Once upon a time in the 1980’s Indira Rao our biology teacher spoke taught us about Charles Darwin, and the theory of natural evolution. Like all good students I totally deleted it from my memory the after 12.30pm April 8th 1980, as that was the day we finished out biology exam. Somewhere in the later years Dr.Jacob Abraham referred to it in his anatomy class, then of course, my bête noire Pop-Glossop spoke about it in the context of a survival instinct.
Over the years survival of the fittest came to mean, the winner takes it all. the imagery was of a process of elimination. Slowly the understanding came down to competition and elimination of the competition. However recently as I attended a workshop on compassionate wisdom conducted by the Emory Tibet science centre I realized that we could have probably got the stuff wrong. Any way coming back to,
Survival of the fittest, it’s a phrase that has its origin in Darwinian evolutionary theory. This was a way to describing natural selection. The indicator of success here was reproductory success. The Darwinian way of understanding this phrase would “survival of the form that will that will leave the most copies of itself in successive generations.” Though the phrase survival of the fittest was first used by Hubert Spencer it was meant to mean better designed to handle immediate local environment, which included adaptation if necessary.
The essentials of the Darwinian theory is simple
- Off springs look different from parents— sexual reproduction, meiosis’, DNA mutation cause variation within species.
- Organisms produce more offspring than that survive.
- Individuals with characteristics that help them survive will live and reproduce ensuring that their offspring have the same characteristics.
- Individuals that cannot compete don’t reproduce. This causes species as group to change over time.
In his book Mutual Aid A Factor In Evolution the Russian anarchist Peter Kropotkin presents a set of analysis leading to the conclusion that the fittest need not mean elimination of competition individually but often the community made up of those best at working together. This could probably explain a lot of what is called the Darwinian puzzle—there were phenomenon that occurred that could not really be explained.
Like the peacock, the colourful, large feathers not only rendered the peacock susceptible to predators it also made its flight cumbersome. The explanation for this was its usefulness in attracting the sexual partner. Or the dart frog which is multihued, here a survival altruism was assigned, that the poison of the frog worked as its defence. The poison was so potent that south American hunters coat the tip of their arrows with it. Another example often referred to is the flamboyant monarch butterfly , again altruism is assigned to it, as the monarch butterfly feeds on a poisonous flower secretion, eating it kills the predator, hence keeping other Monarch butterflies safe.
Revisiting the Darwinian theory after reading Peter Kropotkin, allows us an entire different interpretation of survival of the fittest. To me it got further strengthened by the amazing evidence of interdependence in nature, both saprophytic and symbiotic. There is an actual study by Deutsch on the conditions that would generate these type of interdependence, that is cooperation provides more constructive group process and outcome than competition.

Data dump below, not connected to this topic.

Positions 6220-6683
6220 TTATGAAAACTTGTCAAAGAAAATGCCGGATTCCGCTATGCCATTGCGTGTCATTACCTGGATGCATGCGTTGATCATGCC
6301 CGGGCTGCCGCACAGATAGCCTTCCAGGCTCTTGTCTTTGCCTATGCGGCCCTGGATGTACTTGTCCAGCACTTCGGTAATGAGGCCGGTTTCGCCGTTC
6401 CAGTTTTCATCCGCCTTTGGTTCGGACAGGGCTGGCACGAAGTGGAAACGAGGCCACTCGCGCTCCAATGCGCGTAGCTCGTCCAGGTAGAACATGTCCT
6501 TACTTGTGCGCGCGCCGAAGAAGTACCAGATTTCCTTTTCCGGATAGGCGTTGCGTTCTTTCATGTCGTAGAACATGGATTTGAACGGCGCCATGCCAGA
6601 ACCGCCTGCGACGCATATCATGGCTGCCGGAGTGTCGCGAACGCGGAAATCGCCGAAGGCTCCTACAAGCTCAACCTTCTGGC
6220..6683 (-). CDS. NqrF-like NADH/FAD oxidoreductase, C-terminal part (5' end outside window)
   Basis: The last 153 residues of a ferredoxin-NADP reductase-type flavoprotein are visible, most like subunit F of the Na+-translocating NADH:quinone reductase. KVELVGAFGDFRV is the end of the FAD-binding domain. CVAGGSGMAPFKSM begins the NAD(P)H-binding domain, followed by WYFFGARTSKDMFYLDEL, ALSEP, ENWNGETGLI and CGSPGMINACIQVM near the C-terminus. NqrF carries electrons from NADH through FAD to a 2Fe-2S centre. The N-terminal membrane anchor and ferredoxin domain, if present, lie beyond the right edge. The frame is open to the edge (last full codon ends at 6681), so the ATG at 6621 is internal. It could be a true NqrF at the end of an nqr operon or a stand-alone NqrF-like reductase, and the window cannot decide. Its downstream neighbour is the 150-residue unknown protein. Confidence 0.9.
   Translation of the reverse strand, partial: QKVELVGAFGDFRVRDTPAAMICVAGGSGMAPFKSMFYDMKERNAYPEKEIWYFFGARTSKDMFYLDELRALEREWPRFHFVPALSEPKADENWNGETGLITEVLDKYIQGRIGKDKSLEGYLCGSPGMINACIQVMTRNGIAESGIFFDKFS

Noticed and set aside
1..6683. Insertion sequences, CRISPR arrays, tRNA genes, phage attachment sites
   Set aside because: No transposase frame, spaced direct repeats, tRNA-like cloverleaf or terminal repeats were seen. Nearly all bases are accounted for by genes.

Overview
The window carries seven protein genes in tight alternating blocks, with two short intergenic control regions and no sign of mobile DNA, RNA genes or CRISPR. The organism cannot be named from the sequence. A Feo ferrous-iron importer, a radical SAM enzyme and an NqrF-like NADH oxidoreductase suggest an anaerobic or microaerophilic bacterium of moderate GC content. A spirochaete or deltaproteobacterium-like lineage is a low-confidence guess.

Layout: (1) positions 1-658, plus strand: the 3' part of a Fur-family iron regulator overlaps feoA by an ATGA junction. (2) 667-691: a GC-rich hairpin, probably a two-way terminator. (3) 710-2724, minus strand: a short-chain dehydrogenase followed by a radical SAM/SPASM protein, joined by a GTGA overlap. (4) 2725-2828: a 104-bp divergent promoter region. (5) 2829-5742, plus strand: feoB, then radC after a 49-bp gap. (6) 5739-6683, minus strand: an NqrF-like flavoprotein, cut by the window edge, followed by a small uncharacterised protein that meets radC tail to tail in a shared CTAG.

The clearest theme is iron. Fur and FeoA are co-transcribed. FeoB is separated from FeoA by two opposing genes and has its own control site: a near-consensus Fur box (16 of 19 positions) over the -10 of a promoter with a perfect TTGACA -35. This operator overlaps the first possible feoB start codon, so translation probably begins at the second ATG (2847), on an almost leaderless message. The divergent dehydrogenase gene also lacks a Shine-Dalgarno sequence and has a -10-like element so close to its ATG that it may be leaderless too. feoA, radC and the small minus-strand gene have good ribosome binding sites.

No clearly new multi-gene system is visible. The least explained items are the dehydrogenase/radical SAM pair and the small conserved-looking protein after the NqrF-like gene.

This brings about the next logical question, what are conditions that lead the groups to co-operate or compete? What Deutsch study of conflicts provided him a mixed motives that is potential to grow either into co-operation or competition. He realized that cooperation lead to more cooperation in groups, that is more openness, helpfulness and trust. While competition, encouraged more competition with poor communication, coercion and suspicion. Interestingly it is the same set of traits that give rise to either conditions in the first place. however when it came to results, cooperation handed a win-win situation, while competition was more destructive.
Darwin’s theory that organisms will inherently struggle against one another in competition for limited resources that makes life possible. It has given justification to everything, from capitalist, economic theory, to warped ideas of social Darwinism, that propagated the dominance of Caucasian race. But like Elizabeth Sahtouris says, he (Darwin) was right about species competing for resources, but he never saw beyond just one stage in the maturity cycle. Evolution proceeded when crises created by species forced them to beyond the survival of fittest and find cooperative strategies for survival.”
Forgetting about other species if we were to focus on human history competition seems to be the prima-donna. Fyodor Dostoevsky the Russian author calls us the unfinished species, and in the evolutionary sense we are the youngest. We need to move from competition to cooperation, then we can co-evolve.
If we could shift from greed and lack to a willingness to share, we could definitely be more progressive. Again this would mean questioning some of the most tenets of our economic, political, and social values. We could do away with violence and submit to peaceful co-existence. the fundamental truth is our human hubris’s need. To transform into a humble realization, that our survival depends on adhering to the principles and ethics of sustained life.
If you think this is a righteous sermon, then think again, I’m not saying that individual self interest should or will disappear, we are bound to be individuals. But in our own self interest we need to negotiate the greater interest of communities where we live in .
The step to the future is co-operation and not competition. This could be because competition stems from what’s in it for me, while cooperation comes how can we overcome the hurdle, it is more grounding.